Research on participation motivation suggests that there are systematic differences between participation motives and some demographic variables. These include gender [23], age [24,25], country [26,27], and preference for specific forms of PA [21,28]. Research on gender differences in participation motivation indicates that males and females exhibit different motives for participation in PA. Egli et al. [23] found that male college students were motivated most by what Egli et al. termed intrinsic factors (strength, competition, and challenge), whereas females were motivated by extrinsic factors (weight management and appearance). In another study, Chowdhury [29] found similar differences between the motives reported by males and females. Male adults reported higher motivation for affiliation and challenge, whereas female adults reported higher motivation for appearance. Also, Morris, Clayton, Power and Han [30] examined motives for participation in physical activity by gender, using discriminant function analysis. The strongest discriminating factors for gender were found to be health, challenge and status. Health was rated higher by females than males, and challenge and status were found to be more important for males than females.

In the adult population, it is well established that PA participation decreases significantly as age increases [10,31,32] and motivation for PA may also vary with age [30,33]. For example, middle-aged adults were found to be less intrinsically motivated compared to younger adults [24]. Trujillo, Brougham, and Walsh [33] tested the hypothesis that there are age-related differences in reasons for exercising. Participants included 212 people aged 18 to 34 years, 107 individuals aged 35 to 51 years, 79 people aged 52 to 68 years, and 59 individuals aged 69 to 86 years. Results provided mixed support for the hypotheses that younger individuals exhibit greater concern for interpersonal attraction outcomes, whereas older individuals exhibit greater concern for health outcomes. Based on developmental theories that focus on age-related tasks young adults are concerned with establishing intimate relationships [34-36]. Maintaining or improving physical appearance motivates younger adults to be physical activity, because physical appearance is an important component in attracting a partner in American society and many other cultures. Older adults are involved with evaluating their lives and searching for meaning. Erikson [36] suggested that the outcome of these evaluations determines if older adults will avoid despair and depression. Given that this evaluation process is a psychological task, we predict that older participants will exhibit more concern for consequences related to psychological health than younger adults. This hypothesis is consistent with research indicating that active older adults were motivated to exercise by the recognition they received from important others [33].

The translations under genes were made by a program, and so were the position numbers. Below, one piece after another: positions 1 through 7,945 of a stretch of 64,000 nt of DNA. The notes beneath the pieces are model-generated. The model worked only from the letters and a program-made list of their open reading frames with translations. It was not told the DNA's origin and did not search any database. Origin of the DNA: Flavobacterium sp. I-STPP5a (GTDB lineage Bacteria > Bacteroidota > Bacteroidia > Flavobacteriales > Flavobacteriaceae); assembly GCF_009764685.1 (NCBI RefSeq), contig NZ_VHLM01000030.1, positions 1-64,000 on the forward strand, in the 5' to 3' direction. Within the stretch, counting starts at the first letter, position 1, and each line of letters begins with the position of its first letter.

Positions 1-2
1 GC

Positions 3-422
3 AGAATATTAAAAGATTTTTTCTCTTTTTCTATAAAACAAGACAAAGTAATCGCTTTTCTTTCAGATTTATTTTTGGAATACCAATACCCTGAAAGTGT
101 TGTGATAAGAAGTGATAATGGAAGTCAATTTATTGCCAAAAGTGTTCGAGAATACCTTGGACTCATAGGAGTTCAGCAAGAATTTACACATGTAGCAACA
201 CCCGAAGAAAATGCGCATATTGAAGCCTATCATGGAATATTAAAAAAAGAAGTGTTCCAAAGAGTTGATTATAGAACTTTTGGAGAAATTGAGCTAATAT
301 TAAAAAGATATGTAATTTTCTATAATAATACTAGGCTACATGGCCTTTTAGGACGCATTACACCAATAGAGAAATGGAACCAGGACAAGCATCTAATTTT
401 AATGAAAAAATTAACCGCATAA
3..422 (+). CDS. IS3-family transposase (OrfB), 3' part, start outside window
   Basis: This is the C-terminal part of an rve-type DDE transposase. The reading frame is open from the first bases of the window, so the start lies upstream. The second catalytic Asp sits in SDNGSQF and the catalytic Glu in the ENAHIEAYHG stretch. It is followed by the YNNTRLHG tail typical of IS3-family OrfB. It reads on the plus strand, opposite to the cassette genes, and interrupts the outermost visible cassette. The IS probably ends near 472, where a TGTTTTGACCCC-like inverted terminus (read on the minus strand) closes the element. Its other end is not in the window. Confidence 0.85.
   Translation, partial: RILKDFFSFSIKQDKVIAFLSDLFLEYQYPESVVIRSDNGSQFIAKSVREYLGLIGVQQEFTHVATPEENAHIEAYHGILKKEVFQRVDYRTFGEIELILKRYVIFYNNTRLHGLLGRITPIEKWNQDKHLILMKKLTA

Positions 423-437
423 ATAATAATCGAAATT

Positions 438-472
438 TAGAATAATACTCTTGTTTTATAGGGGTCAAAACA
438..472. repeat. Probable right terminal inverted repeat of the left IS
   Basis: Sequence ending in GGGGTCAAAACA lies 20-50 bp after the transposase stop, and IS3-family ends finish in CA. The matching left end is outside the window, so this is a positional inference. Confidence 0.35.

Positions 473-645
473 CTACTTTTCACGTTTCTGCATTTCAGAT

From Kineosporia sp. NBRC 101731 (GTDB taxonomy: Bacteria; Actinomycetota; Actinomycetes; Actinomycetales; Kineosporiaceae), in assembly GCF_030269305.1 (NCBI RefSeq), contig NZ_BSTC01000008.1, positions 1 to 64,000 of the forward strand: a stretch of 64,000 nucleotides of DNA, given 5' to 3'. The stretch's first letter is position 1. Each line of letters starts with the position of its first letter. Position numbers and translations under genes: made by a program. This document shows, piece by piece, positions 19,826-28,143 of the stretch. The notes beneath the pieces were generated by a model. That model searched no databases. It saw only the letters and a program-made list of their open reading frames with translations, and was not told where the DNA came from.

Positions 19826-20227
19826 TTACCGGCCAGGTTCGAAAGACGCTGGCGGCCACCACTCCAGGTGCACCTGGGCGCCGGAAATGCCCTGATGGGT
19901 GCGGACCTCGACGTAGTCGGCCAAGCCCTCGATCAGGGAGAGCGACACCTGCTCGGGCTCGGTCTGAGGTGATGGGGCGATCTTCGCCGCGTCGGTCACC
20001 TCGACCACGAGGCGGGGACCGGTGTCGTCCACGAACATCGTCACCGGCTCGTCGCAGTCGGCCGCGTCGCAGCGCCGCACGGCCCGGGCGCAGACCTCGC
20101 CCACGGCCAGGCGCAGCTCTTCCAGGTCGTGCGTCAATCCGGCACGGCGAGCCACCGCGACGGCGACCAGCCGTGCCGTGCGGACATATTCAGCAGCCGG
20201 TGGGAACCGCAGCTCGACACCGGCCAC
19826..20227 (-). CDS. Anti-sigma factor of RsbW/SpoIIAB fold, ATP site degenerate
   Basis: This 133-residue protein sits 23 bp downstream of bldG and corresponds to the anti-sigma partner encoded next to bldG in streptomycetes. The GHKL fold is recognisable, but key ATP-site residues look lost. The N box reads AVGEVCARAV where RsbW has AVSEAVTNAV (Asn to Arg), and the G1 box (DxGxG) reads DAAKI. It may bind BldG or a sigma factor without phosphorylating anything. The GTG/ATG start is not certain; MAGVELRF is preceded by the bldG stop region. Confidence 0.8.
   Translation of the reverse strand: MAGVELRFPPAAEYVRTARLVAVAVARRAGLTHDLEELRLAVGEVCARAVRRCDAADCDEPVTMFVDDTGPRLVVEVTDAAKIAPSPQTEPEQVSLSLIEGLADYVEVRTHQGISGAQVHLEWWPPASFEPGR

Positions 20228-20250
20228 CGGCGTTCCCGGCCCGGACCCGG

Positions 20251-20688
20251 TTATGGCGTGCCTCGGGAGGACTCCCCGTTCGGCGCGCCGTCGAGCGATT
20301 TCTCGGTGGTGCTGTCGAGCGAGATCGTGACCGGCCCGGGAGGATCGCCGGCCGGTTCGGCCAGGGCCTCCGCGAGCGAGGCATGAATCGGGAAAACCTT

Very limited research has specifically examined motivation for certain types of PA. It is plausible that there is a relationship between motives for participation in PA and the types of PA that individuals choose to spend their time doing. Studies that have reported the correspondence of participation motives with specific types of PA suggest systematic differences [21,28,30,37]. For example, Frederick and Ryan [38] compared the motivation of those who participated in individual sports (such as tennis and sailing) and those who participated in fitness or exercise-oriented activities (such as running and aerobics), using the Motives for Physical Activity Measure (MPAM), which they developed in that study. They found that those who participated in individual sports had higher interest/enjoyment and competence motivation, whereas those who participated in fitness or exercise activities had higher body-related motivation. In one of the few studies on PA motivation, Morris et al. [30] examined five types of activity for PA participation: team sports (lacrosse, netball, basketball, volleyball), individual sports (gymnastics, swimming), racquet sports (tennis, table tennis, squash), exercise activities (aerobics, weight training), and martial arts (karate, tae kwon do, taiji). They measured motives for participation using a modified version of the Participation Motivation Questionnaire (PMQ) [39]. Morris et al. applied Discriminant Function Analysis (DFA) to determine the motives that distinguished each type of activity from the rest of the sample. Results showed that team sport participants were discriminated from all the other participants by higher scores on the social or affiliation sub-scale of the PMQ. Racquet sport competitors were discriminated by higher scores than the rest of the sample on the challenge or competition/ego sub-scale. Exercise participants were discriminated by higher scores on physical condition than participants in other activities. Morris et al. also found that martial arts competitors were discriminated by higher scores on enhancing body and mind-related skills than the rest of the sample.